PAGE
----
Coronavirus and Online Fraud: How to Detect Scams and Fake News

Última actualización: April 16th, 2020 - 08:12 pm

While many of us enjoy being at home with no work to do, attackers don't rest. On the contrary, they're taking advantage of the coronavirus pandemic to steal information and money. Even the World Health Organization (WHO) warned about criminals pretending to be the WHO to steal sensitive data.

As the virus spreads around the globe, hackers use the users' confusion and lack of knowledge to make attacks using new hooks.

The world is constantly connected, given now it's the only way to shorten the distances that separate us from family, friends, work colleagues and fellow students. Everything we usually did in person, has been now transported to the digital tools and platforms.

What are the most frequent attacks?

The generalized state of alert and concern make almost everyone interested in COVID-19. The Interpol warned about scams, from calls of fake doctors telling people that a family member is hospitalized and payment is required for treatment, retail stores promoting highly-demanded sanitary elements, to fake emails from banking entities or websites with special promotions, and mobile apps, to WhatsApp message chains with doubtful information about charitable actions from governments, foundations and NGOs.

How to avoid potential attacks?

  • Don't click on links part of promotional messages received via WhatsApp. Delete the message immediately and don't forward it.
  • Don't believe everything you read on Facebook or the messages you received via WhatsApp--those could've been written by anyone. There're many fake cures for coronavirus circulating, but none of them have been verified. According to the WHO, there's not a real cure for COVID-19 yet.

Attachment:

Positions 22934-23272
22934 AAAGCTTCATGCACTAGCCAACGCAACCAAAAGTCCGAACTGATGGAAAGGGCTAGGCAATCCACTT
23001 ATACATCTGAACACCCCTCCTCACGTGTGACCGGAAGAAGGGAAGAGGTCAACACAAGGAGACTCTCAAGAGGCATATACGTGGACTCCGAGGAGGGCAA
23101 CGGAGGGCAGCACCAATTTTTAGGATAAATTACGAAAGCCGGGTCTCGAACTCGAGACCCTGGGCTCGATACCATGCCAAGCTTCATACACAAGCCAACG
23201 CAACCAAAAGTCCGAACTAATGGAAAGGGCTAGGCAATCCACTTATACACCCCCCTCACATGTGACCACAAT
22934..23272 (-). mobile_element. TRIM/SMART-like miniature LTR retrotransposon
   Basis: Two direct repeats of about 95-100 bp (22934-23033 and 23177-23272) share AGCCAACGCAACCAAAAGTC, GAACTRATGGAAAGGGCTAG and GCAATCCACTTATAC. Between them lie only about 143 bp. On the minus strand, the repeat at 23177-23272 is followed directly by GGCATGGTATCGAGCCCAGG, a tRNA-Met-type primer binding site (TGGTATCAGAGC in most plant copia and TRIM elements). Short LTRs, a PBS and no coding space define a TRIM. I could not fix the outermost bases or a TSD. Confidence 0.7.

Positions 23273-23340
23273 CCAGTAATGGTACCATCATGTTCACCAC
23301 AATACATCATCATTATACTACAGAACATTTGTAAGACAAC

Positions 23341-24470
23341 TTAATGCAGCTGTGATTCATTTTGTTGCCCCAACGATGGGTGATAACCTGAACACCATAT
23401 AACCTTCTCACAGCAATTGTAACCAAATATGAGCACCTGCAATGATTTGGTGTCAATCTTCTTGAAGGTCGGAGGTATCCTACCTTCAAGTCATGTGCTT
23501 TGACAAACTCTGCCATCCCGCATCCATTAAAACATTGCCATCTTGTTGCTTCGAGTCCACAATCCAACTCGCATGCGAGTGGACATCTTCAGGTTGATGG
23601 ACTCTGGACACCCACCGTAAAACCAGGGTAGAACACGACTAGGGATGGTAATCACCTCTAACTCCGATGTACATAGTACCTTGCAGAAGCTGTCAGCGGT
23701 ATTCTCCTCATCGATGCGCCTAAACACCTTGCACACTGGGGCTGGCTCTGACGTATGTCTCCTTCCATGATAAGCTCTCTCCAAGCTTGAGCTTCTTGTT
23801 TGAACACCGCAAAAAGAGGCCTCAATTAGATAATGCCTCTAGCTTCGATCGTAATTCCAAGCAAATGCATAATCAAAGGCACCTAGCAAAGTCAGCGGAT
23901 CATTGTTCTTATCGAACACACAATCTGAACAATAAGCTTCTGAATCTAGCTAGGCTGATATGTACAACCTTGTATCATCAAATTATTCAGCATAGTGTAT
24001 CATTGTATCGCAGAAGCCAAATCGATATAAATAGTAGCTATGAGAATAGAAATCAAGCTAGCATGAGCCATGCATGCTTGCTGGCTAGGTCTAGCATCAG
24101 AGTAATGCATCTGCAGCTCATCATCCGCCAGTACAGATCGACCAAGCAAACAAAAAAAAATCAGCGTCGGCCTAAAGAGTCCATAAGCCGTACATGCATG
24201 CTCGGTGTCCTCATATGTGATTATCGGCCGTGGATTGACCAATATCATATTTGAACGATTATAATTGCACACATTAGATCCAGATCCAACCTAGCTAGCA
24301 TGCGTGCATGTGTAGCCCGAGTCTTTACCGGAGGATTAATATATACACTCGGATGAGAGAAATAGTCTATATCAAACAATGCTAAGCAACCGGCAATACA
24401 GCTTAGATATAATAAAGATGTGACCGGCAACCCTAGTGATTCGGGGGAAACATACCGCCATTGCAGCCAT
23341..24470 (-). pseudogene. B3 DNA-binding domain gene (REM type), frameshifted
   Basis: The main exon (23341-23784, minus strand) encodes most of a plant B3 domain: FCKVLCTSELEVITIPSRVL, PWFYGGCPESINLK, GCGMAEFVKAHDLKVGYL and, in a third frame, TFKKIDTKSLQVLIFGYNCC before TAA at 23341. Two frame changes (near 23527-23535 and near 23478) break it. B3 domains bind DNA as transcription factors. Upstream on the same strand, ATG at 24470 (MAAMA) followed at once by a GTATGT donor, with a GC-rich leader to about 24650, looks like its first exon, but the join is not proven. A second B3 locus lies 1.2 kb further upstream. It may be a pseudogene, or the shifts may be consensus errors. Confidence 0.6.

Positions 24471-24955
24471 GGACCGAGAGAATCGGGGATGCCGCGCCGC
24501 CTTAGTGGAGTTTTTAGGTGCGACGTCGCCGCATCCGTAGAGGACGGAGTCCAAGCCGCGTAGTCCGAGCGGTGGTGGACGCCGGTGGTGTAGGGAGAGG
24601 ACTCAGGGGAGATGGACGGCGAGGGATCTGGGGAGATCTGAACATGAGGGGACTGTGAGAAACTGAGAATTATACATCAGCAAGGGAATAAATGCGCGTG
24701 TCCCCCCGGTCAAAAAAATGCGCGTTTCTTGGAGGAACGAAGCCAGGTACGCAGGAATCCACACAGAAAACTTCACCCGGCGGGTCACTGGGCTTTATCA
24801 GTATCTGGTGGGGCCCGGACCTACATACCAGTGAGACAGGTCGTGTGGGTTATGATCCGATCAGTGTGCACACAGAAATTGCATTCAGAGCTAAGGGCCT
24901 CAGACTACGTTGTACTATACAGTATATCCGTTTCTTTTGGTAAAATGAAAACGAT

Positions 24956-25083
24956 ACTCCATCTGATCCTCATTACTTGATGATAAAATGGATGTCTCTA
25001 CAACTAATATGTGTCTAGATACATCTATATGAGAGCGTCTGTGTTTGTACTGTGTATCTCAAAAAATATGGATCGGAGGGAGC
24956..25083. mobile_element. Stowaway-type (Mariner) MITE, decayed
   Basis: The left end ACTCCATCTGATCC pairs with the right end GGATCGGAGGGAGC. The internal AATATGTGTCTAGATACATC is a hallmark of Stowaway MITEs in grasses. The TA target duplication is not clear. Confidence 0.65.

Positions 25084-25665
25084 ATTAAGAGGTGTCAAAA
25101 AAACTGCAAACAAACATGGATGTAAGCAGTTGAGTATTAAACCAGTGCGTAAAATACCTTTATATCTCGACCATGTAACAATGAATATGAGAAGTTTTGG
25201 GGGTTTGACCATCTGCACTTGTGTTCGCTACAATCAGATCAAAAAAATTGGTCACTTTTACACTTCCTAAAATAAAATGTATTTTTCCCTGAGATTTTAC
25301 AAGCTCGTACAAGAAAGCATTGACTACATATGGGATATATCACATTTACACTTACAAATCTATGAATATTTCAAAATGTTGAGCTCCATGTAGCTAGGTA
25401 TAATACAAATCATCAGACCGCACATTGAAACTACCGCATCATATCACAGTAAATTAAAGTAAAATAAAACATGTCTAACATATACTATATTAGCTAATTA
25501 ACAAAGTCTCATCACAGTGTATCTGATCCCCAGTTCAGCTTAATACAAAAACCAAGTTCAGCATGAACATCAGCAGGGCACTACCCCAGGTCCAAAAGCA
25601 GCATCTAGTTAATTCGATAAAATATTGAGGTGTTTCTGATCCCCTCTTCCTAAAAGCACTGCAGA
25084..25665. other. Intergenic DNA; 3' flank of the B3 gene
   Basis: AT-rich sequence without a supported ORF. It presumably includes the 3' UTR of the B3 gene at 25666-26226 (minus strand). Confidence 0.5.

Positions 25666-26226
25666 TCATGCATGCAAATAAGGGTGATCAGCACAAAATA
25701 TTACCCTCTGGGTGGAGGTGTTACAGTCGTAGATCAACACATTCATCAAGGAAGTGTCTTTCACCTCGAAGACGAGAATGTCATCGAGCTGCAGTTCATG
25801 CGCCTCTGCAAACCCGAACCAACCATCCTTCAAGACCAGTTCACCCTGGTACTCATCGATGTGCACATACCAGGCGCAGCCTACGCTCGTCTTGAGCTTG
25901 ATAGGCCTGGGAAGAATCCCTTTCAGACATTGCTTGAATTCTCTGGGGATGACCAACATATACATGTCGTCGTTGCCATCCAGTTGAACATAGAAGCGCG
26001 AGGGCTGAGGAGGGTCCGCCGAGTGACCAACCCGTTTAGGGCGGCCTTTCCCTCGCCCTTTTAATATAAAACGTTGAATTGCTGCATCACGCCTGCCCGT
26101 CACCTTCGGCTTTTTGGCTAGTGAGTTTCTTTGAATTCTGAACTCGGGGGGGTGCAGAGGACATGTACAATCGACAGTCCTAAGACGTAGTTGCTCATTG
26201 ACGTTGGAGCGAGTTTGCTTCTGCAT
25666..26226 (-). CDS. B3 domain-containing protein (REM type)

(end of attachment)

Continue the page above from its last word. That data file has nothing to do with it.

• Verify the source of the information you consume. Sometimes, even the most prestigious media outlets publish fake news because they don't check the source properly.
  • Don't open files attached to emails if the sender is unknown or you have doubts about its origin.
  • Check the veracity of the information you read from local or international organisms by visiting their official website or social media.
  • If you get an international call from an unknown number, don't answer and don't return the call.
  • Share these tips with family, friends and people who lack high levels of digital culture, so they are alert about potential threats.

The pandemic has generated the perfect environment for cyberattacks. Millions of people are working or studying in uncommon situations without proper security measures, looking for information about the virus online. That's why prevention is key not to add an extra issue to this extraordinary circumstance the world is going through right now.

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